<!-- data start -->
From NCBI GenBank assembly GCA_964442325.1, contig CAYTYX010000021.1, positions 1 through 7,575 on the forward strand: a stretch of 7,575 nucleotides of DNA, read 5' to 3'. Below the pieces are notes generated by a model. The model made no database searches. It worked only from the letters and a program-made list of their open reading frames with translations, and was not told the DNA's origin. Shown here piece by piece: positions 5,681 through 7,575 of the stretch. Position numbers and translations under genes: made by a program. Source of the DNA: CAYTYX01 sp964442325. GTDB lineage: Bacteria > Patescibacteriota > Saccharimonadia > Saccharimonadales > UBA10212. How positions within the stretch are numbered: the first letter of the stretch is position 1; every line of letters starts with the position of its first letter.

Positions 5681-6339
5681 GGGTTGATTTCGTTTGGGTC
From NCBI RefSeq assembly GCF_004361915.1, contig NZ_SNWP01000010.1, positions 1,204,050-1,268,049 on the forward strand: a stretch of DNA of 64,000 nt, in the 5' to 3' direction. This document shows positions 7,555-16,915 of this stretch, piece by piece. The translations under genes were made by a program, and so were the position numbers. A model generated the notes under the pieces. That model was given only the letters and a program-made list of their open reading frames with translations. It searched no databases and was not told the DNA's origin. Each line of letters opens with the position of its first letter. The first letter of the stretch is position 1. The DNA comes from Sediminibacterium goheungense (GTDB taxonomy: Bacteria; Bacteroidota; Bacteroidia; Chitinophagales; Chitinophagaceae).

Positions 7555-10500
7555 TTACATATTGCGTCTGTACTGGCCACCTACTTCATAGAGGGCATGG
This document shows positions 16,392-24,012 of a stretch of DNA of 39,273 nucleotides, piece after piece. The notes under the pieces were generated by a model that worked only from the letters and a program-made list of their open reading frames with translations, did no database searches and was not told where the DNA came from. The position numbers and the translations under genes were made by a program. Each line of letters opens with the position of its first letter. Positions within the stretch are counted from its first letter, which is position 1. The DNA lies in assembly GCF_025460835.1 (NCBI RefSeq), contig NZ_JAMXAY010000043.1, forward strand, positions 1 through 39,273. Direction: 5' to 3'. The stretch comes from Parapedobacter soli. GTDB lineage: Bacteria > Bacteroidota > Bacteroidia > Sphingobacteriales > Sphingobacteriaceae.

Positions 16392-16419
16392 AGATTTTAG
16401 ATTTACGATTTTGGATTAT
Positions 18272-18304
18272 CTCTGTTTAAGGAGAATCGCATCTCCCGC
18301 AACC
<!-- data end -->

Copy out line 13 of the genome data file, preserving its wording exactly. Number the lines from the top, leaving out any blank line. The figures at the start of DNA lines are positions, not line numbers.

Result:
18301 AACC